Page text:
Increases in capital and labour are no longer driving the levels of economic growth the world has become accustomed to and desires. Fortunately, a new factor of production is on the horizon, and it promises to transform the basis of economic growth for countries across the world.
Due to a number of economic and political factors, businesses have been struggling to increase capital investment and labour to propel growth. Traditionally, investment and labour levers have been driving production however, they are no longer able to sustain the steady march of prosperity enjoyed in previous decades in most economies. But long-term pessimism is unwarranted. With the recent convergence of a transformative set of technologies, economies are entering a period in which artificial intelligence (AI) has the potential to lead in the new era and overcome the physical limitations and open-up new sources of value and growth.
According to Accenture’s Technology Vision 2017, AI has the potential to double annual economic growth rates by 2035. To avoid missing out on this opportunity, policy makers and business leaders must prepare for, and work toward, a future with artificial intelligence. They must do so not with the idea that AI is simply another productivity enhancer. Rather, they must see AI as the tool that can transform our thinking about how growth is created.
Across the globe, rates of gross domestic product (GDP) growth have been shrinking. Moreover, this has been true for three decades. Key measures of economic efficiency are trending sharply downward, while labour-force growth across the world is largely stagnant. It is even in decline in some countries. Given this poor outlook, commentators say that a stagnant economy is the “new normal.” On an even more pessimistic note, a prominent economist argues that productivity growth over the next quarter century will continue at the sluggish pace. He believes that the past two centuries of “Great Inventions,” such as the steamship and telegraph, are unlikely to be repeated. And this deficit of innovation, combined with unfavourable demographic trends, flagging educational attainment and rising wealth inequality, will slow economic progress.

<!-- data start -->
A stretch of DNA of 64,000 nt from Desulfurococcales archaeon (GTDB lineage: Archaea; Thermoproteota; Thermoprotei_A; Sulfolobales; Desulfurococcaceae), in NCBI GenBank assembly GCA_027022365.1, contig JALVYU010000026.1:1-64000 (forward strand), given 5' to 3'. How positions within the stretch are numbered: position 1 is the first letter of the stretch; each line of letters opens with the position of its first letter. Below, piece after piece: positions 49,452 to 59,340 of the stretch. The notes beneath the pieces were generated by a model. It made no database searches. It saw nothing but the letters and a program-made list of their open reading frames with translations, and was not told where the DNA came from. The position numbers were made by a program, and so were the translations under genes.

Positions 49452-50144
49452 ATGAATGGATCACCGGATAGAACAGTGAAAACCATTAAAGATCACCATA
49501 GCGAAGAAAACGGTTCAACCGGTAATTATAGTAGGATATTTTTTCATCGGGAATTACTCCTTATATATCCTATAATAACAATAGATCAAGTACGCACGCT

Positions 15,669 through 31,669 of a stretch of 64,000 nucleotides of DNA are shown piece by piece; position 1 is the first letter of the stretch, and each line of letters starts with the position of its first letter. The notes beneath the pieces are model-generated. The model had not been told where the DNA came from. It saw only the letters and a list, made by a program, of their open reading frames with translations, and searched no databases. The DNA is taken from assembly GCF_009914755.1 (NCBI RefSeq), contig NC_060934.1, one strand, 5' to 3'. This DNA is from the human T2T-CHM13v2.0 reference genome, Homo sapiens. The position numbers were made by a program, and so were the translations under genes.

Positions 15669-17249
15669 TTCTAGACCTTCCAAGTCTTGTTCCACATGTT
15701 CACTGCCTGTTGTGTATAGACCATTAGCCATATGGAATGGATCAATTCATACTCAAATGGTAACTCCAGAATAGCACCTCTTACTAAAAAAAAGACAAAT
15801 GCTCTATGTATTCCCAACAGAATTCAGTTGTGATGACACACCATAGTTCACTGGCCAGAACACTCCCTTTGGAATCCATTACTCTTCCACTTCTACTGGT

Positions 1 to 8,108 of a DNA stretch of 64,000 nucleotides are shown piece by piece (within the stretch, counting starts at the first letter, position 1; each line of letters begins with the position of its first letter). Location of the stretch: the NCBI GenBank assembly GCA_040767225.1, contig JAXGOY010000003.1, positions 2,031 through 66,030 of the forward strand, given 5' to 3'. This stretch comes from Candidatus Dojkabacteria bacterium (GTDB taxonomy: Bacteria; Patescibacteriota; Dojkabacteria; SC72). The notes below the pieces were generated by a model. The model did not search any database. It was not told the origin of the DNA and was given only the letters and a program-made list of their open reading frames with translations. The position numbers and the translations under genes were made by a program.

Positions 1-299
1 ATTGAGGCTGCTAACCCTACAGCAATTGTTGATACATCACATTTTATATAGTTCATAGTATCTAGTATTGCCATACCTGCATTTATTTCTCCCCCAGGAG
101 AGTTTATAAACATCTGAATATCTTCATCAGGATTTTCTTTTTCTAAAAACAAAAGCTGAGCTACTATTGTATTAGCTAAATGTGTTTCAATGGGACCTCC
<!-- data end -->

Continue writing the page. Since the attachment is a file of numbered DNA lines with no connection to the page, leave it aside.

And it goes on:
So, are we experiencing the end of growth and prosperity as we know it? We are witnessing the take-off of another transformative set of technologies, commonly referred to as AI. Many see AI as similar to past technological inventions. If we believe this, then we can expect some growth, but nothing transformational. But what if AI has the potential to be not just another driver of total factor productivity, but an entirely new factor of production? How can this be? The key is to see AI as a capital-labour hybrid.
AI can replicate labour activities at much greater scale and speed, and to even perform some tasks beyond the capabilities of humans. Not to mention that in some areas it has the ability to learn faster than humans, if not yet as deeply. For example, by using virtual assistants, 1,000 legal documents can be reviewed in a matter of days instead of taking three people six months to complete.
Clearing the path to an AI future
Entrepreneur Elon Musk has warned that artificial intelligence could become humanity’s “biggest existential threat.” The more optimistic view of futurist Ray Kurzweil is that AI can help us to make “major strides in addressing the world’s grand challenges.” The truth is, it all depends on how we manage the transition to an era of AI. To fulfil the promise of AI as a new factor of production that can reignite economic growth, relevant stakeholders must be thoroughly prepared – intellectually, technologically, politically, ethically, socially – to address the challenges that arise as AI becomes more integrated in our lives. The starting point is understanding the complexity of the issues.